Kathy Mueller, Canadian Red Cross, in Indonesia
On 30 September and on 1 October, earthquakes rocked West Sumatra, Indonesia, leaving tens of thousands in search of humanitarian assistance. The Indonesia Red Cross (PMI) and its volunteers responded immediately, coming to the aid of those in need. The International Federation of Red Cross and Red Crescent Societies has launched an emergency appeal seeking 19 million Swiss francs to help PMI to assist 100,000 affected people (5,000 families) for six months. Kathy Mueller was in Padang and surrounding villages and shares a personal account of what she has seen.
After 18 days, my time in West Sumatra has come to an end. I have seen and experienced a lot during that time, shedding a few tears along the way, as well as sharing in laughter. Below are some of my more poignant memories.
Rosna: This frail 82 year old lady grabbed me by the arm to show me the remains of her house in Cubadak Air. What I saw stopped me in my tracks. It didn’t matter in which direction one looked, every house in her immediate neighbourhood was severely damaged, if not outright destroyed. Rosna’s children in Jakarta are trying to scrounge up enough money to bring her there, but she realizes they are poor and does not want to accept their offer for fear of becoming a burden. She cries when she tells me this.
Cleaning up: The big companies in Padang have access to heavy equipment so sifting through the debris of crumbled buildings is still a big job, but relatively easy. It’s not so easy for home owners or those with small shops. Using their hands, shovels and sledge hammers, they hack away at the large piles of concrete. Some wear protective face masks to guard against whatever harmful chemicals might be in the dust they are stirring up. Some work under half-collapsed structures that continue to perch ever so precariously. I try not to imagine what would happen should another earthquake or tremor occur while they are working.
Ambacang Hotel: I found myself walking slower when I passed by this collapsed hotel in Padang every day. Thinking about the regular activities people inside would have been doing at the time; attending conferences; swimming; eating; working; reading; sleeping; checking in. There were 108 rooms at the Ambacang. That’s a lot of people. I think of those who were trapped when entire floors collapsed on top of them; of the remains of possibly hundreds who still lie buried in the rubble. Then, in the midst of all the destruction, I spot three coffee cups and saucers, sitting, stacked and undisturbed on a desk on what appears to be the third storey of the hotel. I have questions to which there are no answers.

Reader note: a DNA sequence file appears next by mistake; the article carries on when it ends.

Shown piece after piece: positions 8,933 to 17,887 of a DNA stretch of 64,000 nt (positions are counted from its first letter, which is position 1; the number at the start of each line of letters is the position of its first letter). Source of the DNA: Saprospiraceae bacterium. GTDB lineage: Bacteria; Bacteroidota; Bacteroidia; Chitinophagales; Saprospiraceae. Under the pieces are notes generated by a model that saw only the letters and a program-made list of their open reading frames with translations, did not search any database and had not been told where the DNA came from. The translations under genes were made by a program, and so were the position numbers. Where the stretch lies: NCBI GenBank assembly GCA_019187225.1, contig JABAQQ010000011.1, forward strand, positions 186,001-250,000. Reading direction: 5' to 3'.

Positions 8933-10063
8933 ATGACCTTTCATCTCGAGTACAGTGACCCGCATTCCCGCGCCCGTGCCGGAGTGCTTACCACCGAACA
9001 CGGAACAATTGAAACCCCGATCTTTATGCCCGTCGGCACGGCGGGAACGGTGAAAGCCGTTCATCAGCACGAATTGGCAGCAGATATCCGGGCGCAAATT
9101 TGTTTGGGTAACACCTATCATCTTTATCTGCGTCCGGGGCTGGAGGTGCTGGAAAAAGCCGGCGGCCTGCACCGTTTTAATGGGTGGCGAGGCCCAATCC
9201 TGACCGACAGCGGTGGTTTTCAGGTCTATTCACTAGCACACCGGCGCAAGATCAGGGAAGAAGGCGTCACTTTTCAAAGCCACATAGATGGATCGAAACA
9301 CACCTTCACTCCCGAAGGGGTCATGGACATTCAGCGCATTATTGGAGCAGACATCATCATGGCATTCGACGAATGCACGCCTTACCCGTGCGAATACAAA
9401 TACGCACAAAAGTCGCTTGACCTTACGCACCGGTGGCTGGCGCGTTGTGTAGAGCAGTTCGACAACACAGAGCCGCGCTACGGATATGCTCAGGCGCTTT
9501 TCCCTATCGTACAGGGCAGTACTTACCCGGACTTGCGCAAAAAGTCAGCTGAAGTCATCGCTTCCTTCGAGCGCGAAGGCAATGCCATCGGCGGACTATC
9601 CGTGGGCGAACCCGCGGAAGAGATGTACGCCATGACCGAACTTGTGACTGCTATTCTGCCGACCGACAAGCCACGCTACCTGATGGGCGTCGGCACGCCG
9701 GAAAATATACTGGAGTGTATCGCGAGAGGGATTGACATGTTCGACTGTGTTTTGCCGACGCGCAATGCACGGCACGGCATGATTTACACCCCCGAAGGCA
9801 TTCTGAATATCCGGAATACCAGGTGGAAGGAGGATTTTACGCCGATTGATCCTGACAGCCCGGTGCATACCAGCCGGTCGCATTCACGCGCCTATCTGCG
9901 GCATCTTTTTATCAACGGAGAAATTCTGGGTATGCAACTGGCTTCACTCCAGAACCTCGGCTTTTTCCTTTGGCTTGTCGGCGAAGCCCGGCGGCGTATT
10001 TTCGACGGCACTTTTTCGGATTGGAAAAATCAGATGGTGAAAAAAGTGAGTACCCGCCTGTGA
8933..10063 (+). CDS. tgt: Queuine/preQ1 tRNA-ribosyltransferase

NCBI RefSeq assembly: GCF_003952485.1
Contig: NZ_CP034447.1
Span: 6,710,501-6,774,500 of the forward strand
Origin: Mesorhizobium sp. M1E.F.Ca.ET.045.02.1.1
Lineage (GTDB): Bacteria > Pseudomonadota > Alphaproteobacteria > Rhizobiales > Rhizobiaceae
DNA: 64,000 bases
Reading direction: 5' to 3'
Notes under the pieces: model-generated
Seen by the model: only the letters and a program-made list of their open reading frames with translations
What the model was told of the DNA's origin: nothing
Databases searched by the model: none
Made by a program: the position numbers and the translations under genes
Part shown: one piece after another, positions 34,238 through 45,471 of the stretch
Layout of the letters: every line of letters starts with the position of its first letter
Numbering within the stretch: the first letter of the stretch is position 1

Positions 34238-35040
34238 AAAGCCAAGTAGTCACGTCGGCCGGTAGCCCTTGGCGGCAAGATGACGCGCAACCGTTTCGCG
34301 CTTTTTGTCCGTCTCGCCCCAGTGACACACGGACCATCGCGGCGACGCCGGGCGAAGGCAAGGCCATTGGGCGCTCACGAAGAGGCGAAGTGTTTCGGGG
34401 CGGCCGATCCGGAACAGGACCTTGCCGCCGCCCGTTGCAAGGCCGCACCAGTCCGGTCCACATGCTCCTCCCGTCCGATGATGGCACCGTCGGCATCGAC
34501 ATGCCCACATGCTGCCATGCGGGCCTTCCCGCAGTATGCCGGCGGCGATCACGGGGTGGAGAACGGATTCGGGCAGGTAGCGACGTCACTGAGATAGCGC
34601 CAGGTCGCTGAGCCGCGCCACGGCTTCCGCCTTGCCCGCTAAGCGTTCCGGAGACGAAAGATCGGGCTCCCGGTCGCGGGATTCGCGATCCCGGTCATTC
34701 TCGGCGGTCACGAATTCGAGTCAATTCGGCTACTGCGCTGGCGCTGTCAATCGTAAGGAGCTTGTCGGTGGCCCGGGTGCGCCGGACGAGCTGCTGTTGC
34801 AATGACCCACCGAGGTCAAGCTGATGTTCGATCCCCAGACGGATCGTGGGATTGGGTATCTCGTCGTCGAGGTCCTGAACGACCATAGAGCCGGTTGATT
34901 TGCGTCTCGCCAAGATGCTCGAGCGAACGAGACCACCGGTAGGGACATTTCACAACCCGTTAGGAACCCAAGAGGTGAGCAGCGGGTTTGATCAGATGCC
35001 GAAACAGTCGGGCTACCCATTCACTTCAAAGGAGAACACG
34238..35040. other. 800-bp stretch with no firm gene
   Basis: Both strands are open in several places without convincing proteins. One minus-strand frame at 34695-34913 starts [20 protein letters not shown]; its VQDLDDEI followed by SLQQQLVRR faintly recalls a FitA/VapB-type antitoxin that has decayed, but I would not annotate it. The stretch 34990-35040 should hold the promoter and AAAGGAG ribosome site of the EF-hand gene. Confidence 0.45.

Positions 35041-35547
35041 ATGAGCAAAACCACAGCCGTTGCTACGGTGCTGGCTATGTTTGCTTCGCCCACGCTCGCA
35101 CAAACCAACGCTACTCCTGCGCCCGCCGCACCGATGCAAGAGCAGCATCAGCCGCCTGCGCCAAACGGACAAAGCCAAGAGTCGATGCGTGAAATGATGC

Yopi: When I met Yopi he was a new volunteer with the Indonesian Red Cross, having just signed up following the earthquake. He wanted to be on the Search and Rescue team, to go digging for survivors and victims. The 18 year old volunteer is sitting on the side of a hill, a protective face mask around his neck. He is watching as a heavy piece of machinery digs, and digs and digs, trying to find a house buried in a landslide. There are three people in that house, including a boy very close in age to Yopi. He gets choked up when I ask him about that. He realizes that but for some twist of fate, it could be him buried beneath the mud.
Volunteers: Yopi is one of hundreds of volunteers with the Indonesian Red Cross (PMI) who have come to West Sumatra to help. They are filling different kinds of roles. Some provide medical aid, some distribute relief items, some provide counselling to those suffering from trauma, and some help provide clean water. They sleep in tents, eat at field kitchens, operated by other PMI volunteers, all leaving families and jobs behind. They tell me they want and need to help. Some come from Aceh and say they want to repay the kindness shown to them after the tsunami. Others come because they are part of the Indonesian family. They know that if they were the victims of disaster that volunteers from West Sumatra would come to help them. The International Red Cross Red Crescent Movement is all about unity. It’s nice to see it in action here.
Survivors: I cannot get over how resilient and resourceful people are. Although hoping for help, they are not waiting for it to arrive before trying to pick up the pieces of their shattered lives. Climbing over the crumbled walls of their homes, salvaging what they can reuse. Just so matter of fact about it all. 31 year old Yuhendri lost his wife during the quake when she ran back into the house to save their six month old son. As he receives a food package from the Turkish Red Crescent, he talks about his love for her, and her love of life. He doesn’t cry, just says he has to move on, that he has no other choice. Then there’s 28 year old Somad. I meet him while his head bandages are being changed by volunteers from the PMI Medical Action Team. He was electrocuted during the quake and suffered pretty serious burns. He is able to laugh with the nursing staff. “What else can I do but accept it?” he asks me. These are strong people, and I am learning much from them.